Ian Healy has turned the heat on Mitchell Starc amid the Aussie spearhead's concerning showing with the ball at the Cricket World Cup. Starc will be pivotal to Australia's hopes of beating South Africa on Thursday and advancing to the World Cup final, but the left-armer hasn't exactly been at his best in India.
The 33-year-old is one of the best white-ball bowlers in world cricket, but has struggled to take wickets with the new ball in the powerplay. Starc has only taken four wickets in the powerplay so far this tournament at an average of 34.75 (and 10 wickets overall at 43.90).
It has led Healy to question whether Starc is still the intimidating force he was. “If we haven’t got South Africa one or two wickets down in that powerplay, then it’ll be a big total to chase,” Healy said on SEN radio this week. “Is (Starc) still a potent force?
“He’s not been potent at all in this tournament. Ten wickets off eight games is not bad but where is he taking these wickets? He won’t be potent at all until he gets it right and zero in on the stumps much better than he has. Fire into those stumps and feet.”
Starc didn't play against Bangladesh in Australia's final pool game before the semis, and he made the startling declaration that he wasn't rested but left out of the team. According to Healy he was rested, saying: “He needs to be much, much better. That’s why they rested him. Just to try and fire him up. He is a long way off his previous (best).”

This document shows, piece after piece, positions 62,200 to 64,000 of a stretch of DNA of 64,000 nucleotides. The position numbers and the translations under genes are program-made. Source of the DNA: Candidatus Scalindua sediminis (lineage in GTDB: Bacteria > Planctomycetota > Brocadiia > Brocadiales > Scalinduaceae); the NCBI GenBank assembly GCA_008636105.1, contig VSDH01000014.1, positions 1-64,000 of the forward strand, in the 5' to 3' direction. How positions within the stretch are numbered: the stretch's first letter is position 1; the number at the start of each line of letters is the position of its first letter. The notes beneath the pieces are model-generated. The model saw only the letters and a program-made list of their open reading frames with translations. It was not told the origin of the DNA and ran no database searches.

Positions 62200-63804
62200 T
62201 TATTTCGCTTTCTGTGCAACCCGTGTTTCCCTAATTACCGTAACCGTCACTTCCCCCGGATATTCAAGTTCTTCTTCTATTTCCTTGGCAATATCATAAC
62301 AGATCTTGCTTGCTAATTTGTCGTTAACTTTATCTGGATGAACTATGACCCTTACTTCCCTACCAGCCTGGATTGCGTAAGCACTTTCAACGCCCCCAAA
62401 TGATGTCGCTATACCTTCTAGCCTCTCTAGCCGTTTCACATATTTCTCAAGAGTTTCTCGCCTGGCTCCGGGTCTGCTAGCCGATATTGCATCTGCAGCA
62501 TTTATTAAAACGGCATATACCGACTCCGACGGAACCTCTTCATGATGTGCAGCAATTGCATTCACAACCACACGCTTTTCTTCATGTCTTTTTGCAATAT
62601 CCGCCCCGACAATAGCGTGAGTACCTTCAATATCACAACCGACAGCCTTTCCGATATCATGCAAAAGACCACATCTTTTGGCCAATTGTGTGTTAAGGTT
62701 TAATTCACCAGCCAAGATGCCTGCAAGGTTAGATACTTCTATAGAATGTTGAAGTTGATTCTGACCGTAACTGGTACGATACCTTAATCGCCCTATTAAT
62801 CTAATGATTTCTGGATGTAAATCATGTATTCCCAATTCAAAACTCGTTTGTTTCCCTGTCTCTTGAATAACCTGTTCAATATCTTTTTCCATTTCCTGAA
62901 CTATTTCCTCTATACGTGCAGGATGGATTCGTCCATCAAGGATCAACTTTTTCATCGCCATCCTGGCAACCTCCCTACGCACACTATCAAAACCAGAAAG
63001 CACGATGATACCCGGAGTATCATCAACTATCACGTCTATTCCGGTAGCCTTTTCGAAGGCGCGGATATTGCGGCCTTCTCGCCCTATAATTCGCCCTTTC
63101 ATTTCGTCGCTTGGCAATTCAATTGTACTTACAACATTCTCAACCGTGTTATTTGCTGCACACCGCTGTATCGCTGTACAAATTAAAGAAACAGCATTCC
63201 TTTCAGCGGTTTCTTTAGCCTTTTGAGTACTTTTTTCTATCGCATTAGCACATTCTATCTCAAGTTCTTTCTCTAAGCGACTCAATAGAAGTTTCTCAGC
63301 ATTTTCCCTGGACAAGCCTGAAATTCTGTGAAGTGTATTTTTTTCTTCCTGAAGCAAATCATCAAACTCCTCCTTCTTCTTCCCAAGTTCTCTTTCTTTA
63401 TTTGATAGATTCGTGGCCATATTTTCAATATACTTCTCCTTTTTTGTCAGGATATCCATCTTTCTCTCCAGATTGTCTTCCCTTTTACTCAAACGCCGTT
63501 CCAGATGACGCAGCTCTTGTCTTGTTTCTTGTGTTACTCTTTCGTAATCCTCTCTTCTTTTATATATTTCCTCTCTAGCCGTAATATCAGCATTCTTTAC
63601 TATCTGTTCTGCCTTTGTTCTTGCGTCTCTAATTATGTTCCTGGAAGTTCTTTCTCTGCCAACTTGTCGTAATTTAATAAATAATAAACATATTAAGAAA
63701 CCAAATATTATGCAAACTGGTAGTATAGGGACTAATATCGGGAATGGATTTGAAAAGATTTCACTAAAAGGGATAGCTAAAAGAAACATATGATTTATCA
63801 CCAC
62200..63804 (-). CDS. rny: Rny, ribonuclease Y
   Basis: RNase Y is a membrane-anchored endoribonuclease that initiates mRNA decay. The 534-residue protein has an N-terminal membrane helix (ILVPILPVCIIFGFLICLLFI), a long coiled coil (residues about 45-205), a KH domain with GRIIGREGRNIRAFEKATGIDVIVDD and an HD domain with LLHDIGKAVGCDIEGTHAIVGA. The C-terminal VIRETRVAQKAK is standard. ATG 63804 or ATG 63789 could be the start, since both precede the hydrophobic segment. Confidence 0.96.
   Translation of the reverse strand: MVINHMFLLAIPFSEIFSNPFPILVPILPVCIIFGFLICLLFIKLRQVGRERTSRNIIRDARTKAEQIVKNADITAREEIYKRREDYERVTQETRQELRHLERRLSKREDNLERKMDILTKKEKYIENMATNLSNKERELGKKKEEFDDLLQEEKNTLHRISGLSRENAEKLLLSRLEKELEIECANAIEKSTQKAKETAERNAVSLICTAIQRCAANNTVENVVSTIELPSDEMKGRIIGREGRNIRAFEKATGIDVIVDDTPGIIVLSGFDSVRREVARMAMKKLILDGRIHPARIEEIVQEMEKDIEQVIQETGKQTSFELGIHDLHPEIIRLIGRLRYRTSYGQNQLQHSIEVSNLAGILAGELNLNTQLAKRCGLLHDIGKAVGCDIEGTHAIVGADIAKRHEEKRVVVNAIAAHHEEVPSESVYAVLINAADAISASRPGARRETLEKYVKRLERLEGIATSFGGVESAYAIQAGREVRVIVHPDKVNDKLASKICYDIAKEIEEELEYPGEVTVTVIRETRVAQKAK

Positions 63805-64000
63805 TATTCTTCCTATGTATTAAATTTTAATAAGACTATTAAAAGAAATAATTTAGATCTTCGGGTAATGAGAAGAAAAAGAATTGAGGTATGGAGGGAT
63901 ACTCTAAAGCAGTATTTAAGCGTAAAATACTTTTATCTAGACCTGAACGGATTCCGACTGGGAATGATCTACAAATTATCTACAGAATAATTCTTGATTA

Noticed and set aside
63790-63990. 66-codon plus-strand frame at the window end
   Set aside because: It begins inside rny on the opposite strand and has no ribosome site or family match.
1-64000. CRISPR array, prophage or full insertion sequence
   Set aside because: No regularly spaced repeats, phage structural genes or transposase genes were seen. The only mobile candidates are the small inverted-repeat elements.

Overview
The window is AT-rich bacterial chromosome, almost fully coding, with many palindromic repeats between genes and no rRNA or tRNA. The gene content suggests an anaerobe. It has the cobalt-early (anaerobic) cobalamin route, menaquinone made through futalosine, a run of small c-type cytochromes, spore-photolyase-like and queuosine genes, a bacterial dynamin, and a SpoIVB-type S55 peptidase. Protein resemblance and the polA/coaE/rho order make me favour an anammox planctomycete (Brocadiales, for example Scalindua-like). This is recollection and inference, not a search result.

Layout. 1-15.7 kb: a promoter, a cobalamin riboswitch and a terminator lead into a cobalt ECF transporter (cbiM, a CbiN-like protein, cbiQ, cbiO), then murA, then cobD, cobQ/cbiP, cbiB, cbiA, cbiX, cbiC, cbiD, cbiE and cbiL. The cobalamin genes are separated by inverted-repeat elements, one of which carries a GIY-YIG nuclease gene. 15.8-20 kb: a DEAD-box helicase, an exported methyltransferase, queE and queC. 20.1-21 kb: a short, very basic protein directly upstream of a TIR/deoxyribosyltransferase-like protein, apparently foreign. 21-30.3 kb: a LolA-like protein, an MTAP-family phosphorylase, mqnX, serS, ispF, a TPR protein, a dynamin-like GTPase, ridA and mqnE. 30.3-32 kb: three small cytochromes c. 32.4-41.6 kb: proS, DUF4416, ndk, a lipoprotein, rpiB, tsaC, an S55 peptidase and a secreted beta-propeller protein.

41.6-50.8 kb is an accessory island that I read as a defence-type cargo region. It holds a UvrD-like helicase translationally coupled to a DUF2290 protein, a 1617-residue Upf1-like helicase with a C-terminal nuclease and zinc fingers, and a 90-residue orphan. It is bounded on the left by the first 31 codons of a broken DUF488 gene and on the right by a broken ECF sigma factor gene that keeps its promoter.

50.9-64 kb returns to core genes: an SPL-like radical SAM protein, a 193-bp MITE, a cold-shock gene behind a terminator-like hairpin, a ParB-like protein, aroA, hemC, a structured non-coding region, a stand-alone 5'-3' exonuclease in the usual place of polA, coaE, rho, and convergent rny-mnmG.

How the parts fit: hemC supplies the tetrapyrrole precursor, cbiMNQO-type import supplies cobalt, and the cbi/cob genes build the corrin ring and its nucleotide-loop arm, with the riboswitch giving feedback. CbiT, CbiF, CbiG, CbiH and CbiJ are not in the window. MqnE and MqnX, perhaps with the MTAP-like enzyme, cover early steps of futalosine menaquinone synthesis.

Healy's pointed comments are all the more remarkable considering Starc is married to his niece and fellow cricketer Alyssa Healy. That might make things a little awkward over Christmas lunch this year.
As Ricky Ponting pointed out in commentary during the Bangladesh match, the Aussies have only taken eight wickets in the powerplay so far this tournament - the third fewest among all 10 teams. “That’s got to be a worry for them,” he said. “It’s one thing I’ve been a little bit disappointed with.
“You look at the release of the Australian quicks, compared to the releases of the Indian quicks. (Mohammed) Siraj, (Jasprit) Bumrah and (Mohammed) Shami hit the seam, bowl upright, down the wicket, getting some shape and seam. The Australians haven’t been able to swing the new ball hardly at all right the way through this series, and for mine it’s all down to that release point.”
Mitchell Starc calls for rule change in one-day internationals
On Tuesday, Starc decried the fact that batters get an unfair advantage these days due to the fact that two new balls are used in one-day internationals. “I still think it should be one ball not two,” Starc told reporters. “The ball stays harder for longer. As we’ve seen here, the grounds are quite small, wickets are flat.
“If anything in world cricket wickets have gotten flatter and I think if you look at some of that old footage when they bowled with one ball, reverse swing comes into it a lot more that actually brings the bowlers back into the game. And I don’t think it’s any secret that one day cricket and probably T20 cricket as well is a batter’s game and bowlers just have to hang on.
“I think there’s a lot of contributing factors, speed’s not the be-all and end-all over here in India as well. So certainly how you go about it tactically and whether it’s variations or what time you bowl through a game or whether you win or lose a toss.
"I think a lot of things contribute to that and certainly haven’t been probably at the level that I would have liked as well. So I certainly take some (responsibility) myself there that (I haven’t bowled) to the same level as the last two World Cups anyway, but now have chance at the pointy end to I guess impact again.”
Sign up to our newsletter and score the biggest sport stories of the week.